Support First Things by turning your adblocker off or by making a  donation. Thanks!

In his 2015 Erasmus Lecture, Archbishop Charles Chaput called on America’s bishops to reconsider the Church’s role in the civil solemnization of marriage: “Refusing to conduct civil marriages now, as a matter of principled resistance, has vastly more witness value than being kicked out of the marriage business later by the government, which is a likely bet.”

In the ensuing two years, that reconsideration has gained traction, as threats to the religious liberties of Christians continue to emerge and the current administration offers lip service rather than relief. As the American bishops of the Catholic Church gather next week in Indianapolis for their annual spring meeting, this topic may well be a point of their discussion. But there are several reasons why the Church should wish to avoid separating herself from the civil recognition of marriage.

First, “getting out of the civil marriage business” would perpetuate the modern notion that marriage is a creation of the state, and subject to the definition of the state. In Catholic theology, there really is no such thing as a “civil marriage.” There is simply marriage, the foundational social relationship of human society. The family precedes and undergirds the nation, and by extension, the civil state that governs the polity. Marriage establishes the family, families establish communities, and communities are organized into civic entities. The state no more creates marriage than she creates human persons.

The Catholic Church recognizes some marriages—those which exist between baptized people—as sacraments. But the sacramentality of those unions is a kind of elevation of their natural reality. The sacrament of matrimony, in the Catholic view, is not something completely different from the natural reality of marriage; it is instead simply a unique attribute of some marriages. In the Catholic Church’s view, sacramental matrimony is a subset of marriage, not a different kind of thing altogether.

The Church has an obligation to regulate the marriages of Catholics—to set out norms for their celebration and common life—because of her responsibility for the spiritual health of her members. But the Church has an interest in all marriages, because of their critical and foundational role in achieving the common good.

The state has an obvious obligation to recognize and regulate marriages. The state’s duty is to ensure that marriage has a well-ordered and well-supported place in public life, to ensure that is not subject to abuse, and to ensure that children, the natural fruit of marriage, enjoy the benefits of their parents’ nuptial union. The Church herself has made that argument, courageously, in the fight against marriage’s redefinition.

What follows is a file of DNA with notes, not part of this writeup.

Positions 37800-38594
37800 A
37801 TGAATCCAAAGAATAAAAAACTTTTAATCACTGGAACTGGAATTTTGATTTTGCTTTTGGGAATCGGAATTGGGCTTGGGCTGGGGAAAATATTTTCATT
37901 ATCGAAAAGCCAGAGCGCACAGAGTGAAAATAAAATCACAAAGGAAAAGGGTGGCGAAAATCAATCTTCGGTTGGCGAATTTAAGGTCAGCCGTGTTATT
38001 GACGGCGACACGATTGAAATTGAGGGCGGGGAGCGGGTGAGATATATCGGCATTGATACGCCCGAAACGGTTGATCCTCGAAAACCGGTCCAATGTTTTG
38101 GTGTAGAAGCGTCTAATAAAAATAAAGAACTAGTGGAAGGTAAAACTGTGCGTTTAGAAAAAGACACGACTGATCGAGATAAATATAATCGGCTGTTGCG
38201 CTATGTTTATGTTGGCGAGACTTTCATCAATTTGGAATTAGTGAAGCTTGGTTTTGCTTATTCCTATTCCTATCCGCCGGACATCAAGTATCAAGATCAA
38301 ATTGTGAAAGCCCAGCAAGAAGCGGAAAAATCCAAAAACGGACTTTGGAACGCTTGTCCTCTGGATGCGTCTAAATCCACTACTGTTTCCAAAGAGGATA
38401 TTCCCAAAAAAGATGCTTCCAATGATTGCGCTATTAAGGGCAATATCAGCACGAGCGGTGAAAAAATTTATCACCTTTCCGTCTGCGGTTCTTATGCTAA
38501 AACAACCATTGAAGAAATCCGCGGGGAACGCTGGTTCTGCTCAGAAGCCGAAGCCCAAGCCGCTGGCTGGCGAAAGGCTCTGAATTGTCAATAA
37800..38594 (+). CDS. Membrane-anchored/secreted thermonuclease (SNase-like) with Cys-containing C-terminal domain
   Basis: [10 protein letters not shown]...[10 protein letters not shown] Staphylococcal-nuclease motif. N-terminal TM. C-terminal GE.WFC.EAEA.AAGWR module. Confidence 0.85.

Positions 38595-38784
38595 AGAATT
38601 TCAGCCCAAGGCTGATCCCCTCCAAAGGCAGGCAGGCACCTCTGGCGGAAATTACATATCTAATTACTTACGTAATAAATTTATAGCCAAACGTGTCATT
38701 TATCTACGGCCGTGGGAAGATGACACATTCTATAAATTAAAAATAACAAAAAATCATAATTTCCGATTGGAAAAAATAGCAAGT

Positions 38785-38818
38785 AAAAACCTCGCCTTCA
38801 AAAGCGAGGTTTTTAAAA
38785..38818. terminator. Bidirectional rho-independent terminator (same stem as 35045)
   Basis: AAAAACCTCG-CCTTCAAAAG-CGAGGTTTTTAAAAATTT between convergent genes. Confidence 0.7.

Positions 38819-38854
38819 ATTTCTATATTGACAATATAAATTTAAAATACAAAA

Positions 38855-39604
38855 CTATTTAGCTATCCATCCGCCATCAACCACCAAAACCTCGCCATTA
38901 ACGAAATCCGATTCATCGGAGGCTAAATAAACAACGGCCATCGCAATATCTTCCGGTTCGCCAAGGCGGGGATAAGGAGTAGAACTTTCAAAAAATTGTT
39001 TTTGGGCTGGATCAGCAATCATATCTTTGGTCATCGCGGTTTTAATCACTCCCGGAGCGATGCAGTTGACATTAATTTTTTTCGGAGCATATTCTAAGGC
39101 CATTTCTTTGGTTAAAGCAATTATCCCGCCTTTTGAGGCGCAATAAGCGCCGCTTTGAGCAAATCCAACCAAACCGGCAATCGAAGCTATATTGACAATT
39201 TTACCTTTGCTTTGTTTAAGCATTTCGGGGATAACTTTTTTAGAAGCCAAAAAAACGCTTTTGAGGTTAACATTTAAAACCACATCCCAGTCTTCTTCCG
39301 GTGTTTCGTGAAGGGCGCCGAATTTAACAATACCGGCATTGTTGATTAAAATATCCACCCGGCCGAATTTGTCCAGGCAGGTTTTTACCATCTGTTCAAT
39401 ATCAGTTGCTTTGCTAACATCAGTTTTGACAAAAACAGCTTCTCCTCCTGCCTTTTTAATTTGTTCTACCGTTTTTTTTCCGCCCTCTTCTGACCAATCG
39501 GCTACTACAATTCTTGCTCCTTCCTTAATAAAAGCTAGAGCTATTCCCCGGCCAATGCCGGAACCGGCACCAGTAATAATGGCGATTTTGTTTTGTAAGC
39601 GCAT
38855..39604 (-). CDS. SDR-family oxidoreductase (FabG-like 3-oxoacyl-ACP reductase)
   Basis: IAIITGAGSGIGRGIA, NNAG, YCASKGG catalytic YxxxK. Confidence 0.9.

Separating the state’s recognition of marriage from the Church’s fosters confusion. It implies that “civil marriage” is only a contractual relationship established by positive law, and subject to change according to the whim of the people. It implies that the state’s interest in matrimony and the Church’s have no relationship with one another. It implies that we have no right to expect the state to support the vocation of married people. And it undermines the Church’s ability to hold the state accountable to its duties.

Without question, our states have failed married people. No-fault divorce robs spouses of the protection the state owes them, and enables consequence-free, unilateral abandonment. And the redefinition of marriage undermines support for the unique place of the natural family in our common life, and the rights of children to be raised by their natural parents. But if the Church washes her hands of “civil marriage,” she will lose the credibility to advocate for married people and their children, and set the state further adrift from the obligations of justice.

There is also a practical consequence to separating religious marriage ceremonies from civil recognition. The number of people who marry in a sacred context—in the rituals of the Church—has declined dramatically in this country. If a new inconvenience is introduced, the decline is likely to continue. Couples who were already reluctant to have a “Church wedding” will use this as an excuse to forego the religious ceremony and be married on the beach, or in the mountains, or at the reception hall, as their friends are doing. From the perspective of Catholic theology, this means they’ll be deprived of sacramental grace—a heavy price to pay for the possibility of giving witness.

Ceding ground to libertine sexual values won’t stop their advance. The Church in America will continue to face persecution for living according to basic Gospel values. She should continue, courageously and prophetically, to live as she has always lived. She should call the state to justice, witness to the truth of our humanity, and accept persecution as Christ did, looking boldly and lovingly into the eyes of her persecutors.

J. D. Flynn is a canon lawyer in Lincoln, Nebraska.

Become a fan of First Things on Facebooksubscribe to First Things via RSS, and follow First Things on Twitter.

Dear Reader,

Your charitable support for First Things is urgently needed before July 1.

First Things is a proudly reader-supported enterprise. The gifts of readers like you— often of $50, $100, or $250—make articles like the one you just read possible.

This Spring Campaign—one of our two annual reader giving drives—comes at a pivotal season for America and the church. With your support, many more people will turn to First Things for thoughtful religious perspectives on pressing issues of politics, culture, and public life.

All thanks to you. Will you answer the call?

Make My Gift

Comments are visible to subscribers only. Log in or subscribe to join the conversation.



Filter Web Exclusive Articles

Related Articles